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FTA Toolkit of Resources

As a member of the Faith Travel Association, you have access to the FTA Toolkit, built to help you serve the faith-based travel market. Use the compiled resources below when planning your trips, and don’t forget your can reach out to FTA’s Kay Saffari with any questions you may have along the way.

  • 7 Best practices for approaching faith leaders

    Use these best practices when using the Director of Faith Leaders, provided in the FTA Toolkit, and when conducting any outreach with religious leaders.

    1. Pastors, priests and rabbis appreciate scheduled appointments rather than random visits.
    2. Larger congregations often have a “gate-keeper” that you must talk to before you can arrange a time to meet with church leaders.
    3. The lead pastor, priest or rabbi who preaches to the congregation during service times is often the person to approach. However, in some cases an associate or part-time leader will handle travel for the congregation.  It may be best to ask for the correct person with whom you should schedule an appointment.
    4. Since church, mosque, and temple leaders are busy caring for their members, consider a 9- to 12-month lead time when proposing a timeline for a travel experience.
    5. Faith leaders are often willing to consider a trip (or perhaps already have), but they quickly feel overwhelmed at the thought of planning, organizing and recruiting for the trip. Have a plan of action in mind to address these concerns prior to meeting with leaders.
    6. Because faith leaders tend to be very relational, develop a friendship or at least be an acquaintance with church leaders prior to approaching them to discuss a trip proposal.
    7. Review the background of a faith leader prior to meeting with him or her. Most have spent years studying their faiths and preparing to lead their congregations; your knowledge about their background demonstrates a true interest in your wanting to work with them to plan their travel.
  • Religions of the world summarizes the major religions and belief systems of the world in this quick-reference comparison chart. Use this information to enhance your understanding and knowledge before approaching a faith leader and/or developing product for a particular group.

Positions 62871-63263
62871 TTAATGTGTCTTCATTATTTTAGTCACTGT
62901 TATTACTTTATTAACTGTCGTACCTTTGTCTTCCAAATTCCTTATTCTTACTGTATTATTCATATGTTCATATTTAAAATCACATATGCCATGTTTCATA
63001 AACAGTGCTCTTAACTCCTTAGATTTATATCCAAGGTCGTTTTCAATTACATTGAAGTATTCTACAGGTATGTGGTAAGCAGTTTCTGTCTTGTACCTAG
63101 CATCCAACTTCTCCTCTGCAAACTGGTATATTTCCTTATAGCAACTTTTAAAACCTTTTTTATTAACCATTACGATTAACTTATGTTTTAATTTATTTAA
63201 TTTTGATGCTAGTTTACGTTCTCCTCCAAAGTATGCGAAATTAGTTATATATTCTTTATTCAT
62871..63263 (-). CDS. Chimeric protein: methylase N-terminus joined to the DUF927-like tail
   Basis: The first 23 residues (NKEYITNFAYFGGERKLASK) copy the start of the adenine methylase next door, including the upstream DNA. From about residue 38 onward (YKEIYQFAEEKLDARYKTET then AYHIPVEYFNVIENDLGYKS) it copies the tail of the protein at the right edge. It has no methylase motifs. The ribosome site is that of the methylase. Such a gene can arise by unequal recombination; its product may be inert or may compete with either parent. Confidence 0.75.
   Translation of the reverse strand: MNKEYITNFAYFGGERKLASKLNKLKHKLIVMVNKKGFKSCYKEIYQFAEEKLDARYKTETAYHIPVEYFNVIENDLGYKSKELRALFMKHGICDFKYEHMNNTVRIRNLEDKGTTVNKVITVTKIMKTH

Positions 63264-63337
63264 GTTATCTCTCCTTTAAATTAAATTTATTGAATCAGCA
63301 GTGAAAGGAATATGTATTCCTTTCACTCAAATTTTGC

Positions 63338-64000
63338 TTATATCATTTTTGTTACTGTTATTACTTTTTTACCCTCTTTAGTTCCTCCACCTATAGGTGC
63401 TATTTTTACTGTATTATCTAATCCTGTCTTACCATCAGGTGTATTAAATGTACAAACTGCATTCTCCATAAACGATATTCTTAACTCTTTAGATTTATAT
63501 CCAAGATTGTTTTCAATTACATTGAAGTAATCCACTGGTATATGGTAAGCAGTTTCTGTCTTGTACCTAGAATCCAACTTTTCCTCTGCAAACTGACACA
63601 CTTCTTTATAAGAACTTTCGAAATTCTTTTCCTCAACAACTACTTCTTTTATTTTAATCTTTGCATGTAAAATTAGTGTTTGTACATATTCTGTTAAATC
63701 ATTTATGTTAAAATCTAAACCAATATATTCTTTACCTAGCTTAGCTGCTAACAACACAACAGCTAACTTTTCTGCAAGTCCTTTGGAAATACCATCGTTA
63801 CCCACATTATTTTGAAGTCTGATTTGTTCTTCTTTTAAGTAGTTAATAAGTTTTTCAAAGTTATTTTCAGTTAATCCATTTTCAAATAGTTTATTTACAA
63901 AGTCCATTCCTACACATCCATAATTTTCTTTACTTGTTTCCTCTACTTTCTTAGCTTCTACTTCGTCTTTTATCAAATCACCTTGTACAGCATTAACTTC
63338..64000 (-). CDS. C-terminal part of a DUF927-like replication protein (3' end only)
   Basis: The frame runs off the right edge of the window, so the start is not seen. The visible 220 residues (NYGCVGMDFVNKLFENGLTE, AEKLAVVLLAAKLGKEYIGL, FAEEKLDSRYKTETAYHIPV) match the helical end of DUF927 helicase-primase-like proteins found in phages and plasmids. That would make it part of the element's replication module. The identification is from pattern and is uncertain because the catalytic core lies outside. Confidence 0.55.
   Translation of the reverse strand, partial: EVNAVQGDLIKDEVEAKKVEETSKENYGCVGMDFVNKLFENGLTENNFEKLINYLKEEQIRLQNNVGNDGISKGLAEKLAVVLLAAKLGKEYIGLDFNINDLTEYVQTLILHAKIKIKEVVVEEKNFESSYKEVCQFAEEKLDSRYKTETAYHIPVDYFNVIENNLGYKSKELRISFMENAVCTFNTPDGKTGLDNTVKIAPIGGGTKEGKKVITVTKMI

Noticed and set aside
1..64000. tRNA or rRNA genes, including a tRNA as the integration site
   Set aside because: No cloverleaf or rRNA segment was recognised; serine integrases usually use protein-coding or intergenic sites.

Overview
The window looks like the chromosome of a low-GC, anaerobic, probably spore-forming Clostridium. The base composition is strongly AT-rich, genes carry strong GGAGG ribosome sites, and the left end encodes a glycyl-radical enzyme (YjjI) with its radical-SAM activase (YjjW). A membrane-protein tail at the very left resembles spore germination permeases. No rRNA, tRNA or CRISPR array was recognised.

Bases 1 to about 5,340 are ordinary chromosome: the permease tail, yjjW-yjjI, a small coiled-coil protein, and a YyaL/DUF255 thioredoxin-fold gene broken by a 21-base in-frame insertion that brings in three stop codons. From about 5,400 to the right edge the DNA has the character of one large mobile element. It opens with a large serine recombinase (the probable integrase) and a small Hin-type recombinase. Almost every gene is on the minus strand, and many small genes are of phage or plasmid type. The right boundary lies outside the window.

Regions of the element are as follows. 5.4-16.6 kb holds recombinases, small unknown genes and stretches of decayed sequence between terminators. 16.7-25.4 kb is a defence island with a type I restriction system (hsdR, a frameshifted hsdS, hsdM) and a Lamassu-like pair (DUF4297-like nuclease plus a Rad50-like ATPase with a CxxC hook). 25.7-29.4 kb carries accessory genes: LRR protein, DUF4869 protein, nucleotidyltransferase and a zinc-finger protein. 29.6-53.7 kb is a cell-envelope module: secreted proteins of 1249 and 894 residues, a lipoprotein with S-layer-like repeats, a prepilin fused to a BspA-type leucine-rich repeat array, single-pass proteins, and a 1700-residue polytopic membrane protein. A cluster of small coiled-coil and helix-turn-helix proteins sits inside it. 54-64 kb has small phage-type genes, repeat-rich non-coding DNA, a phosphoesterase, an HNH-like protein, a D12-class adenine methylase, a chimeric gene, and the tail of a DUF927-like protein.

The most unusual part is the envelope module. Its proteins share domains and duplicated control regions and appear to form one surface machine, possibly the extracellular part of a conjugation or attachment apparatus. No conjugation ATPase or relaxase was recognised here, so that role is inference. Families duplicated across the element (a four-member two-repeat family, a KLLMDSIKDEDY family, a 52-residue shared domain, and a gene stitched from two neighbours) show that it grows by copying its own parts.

• Fundraising ideas

    Groups traveling on faith-based itineraries are often interested in fundraising. The church may not have a budget for trips, or people within a group may not have the necessary funds to pay for a trip. Whatever the reason, it’s always helpful when the travel professional can offer fundraising tips outside of your typical duties.  Such assistance helps to build a lasting relationship with your clients and provides additional credibility to your company.

    How faith organizations can help raise trip funds

    • Give official blessing or sanction
      • Provide letters of endorsement on church stationery
      • Let individuals share with the congregation in services
      • Allow pleas for donations during services
      • Host informational meetings about the trip
    • Publicize the trip
      • Information in the congregation’s monthly newsletter
      • Inserts in the weekly church bulletin
    • Provide direct financial support
      • Provide partial funding from the church budget
      • Help in getting out a fundraising letter
      • Organizing prayer support
    • Organize fundraising events within the church
      • Sell salvation bracelets or other crafts
      • Auction off 6 hours of the trip participant’s time
      • Hold dinner/auction of baked goods
      • Auction of baked goods with pie-in-the-face
      • Hold penny or spare change drives

    How a group can work together or individually to raise funds

    • Design, print and sell t-shirts specific to your cause or journey.
    • Hold a car wash and sell car wash coupons.
    • Collect old cell phones.
    • Earn percentage of purchases people make through an online site.
    • Organize dinners or dinner theaters and sell tickets.
    • Hold giant group garage/rummage sales.
    • Organize and teach an Internet beginner’s course.
    • Sell tubs of frozen cookie dough.
    • Find a restaurant that will donate part of the cost of a meal.
    • Sell restaurant meal tickets.
    • Sell discount cards.
    • Sell soap and other fair trade items made by African villagers or contact. An example is the Zambian Soap Company (
    • “Green” fundraiser: Get people to donate used, unwanted consumer electronics and gold, silver or platinum jewelry.
    • Set up a website at or  For a fee or percentage, you get a personalized fundraising website to share with friends and family.
    • Sell hand sanitizers.
    • Sell coffee. (Several companies sell their coffee wholesale and allow groups to keep the profits.)
    • Sell pizza kits.
    • Tap into the many fundraising ideas available on Pinterest and other websites.

    The biggest factors in successful fundraising are being creative and open-minded. Being successful does require time and effort, but the reduced trip costs for your group will make the effort worthwhile.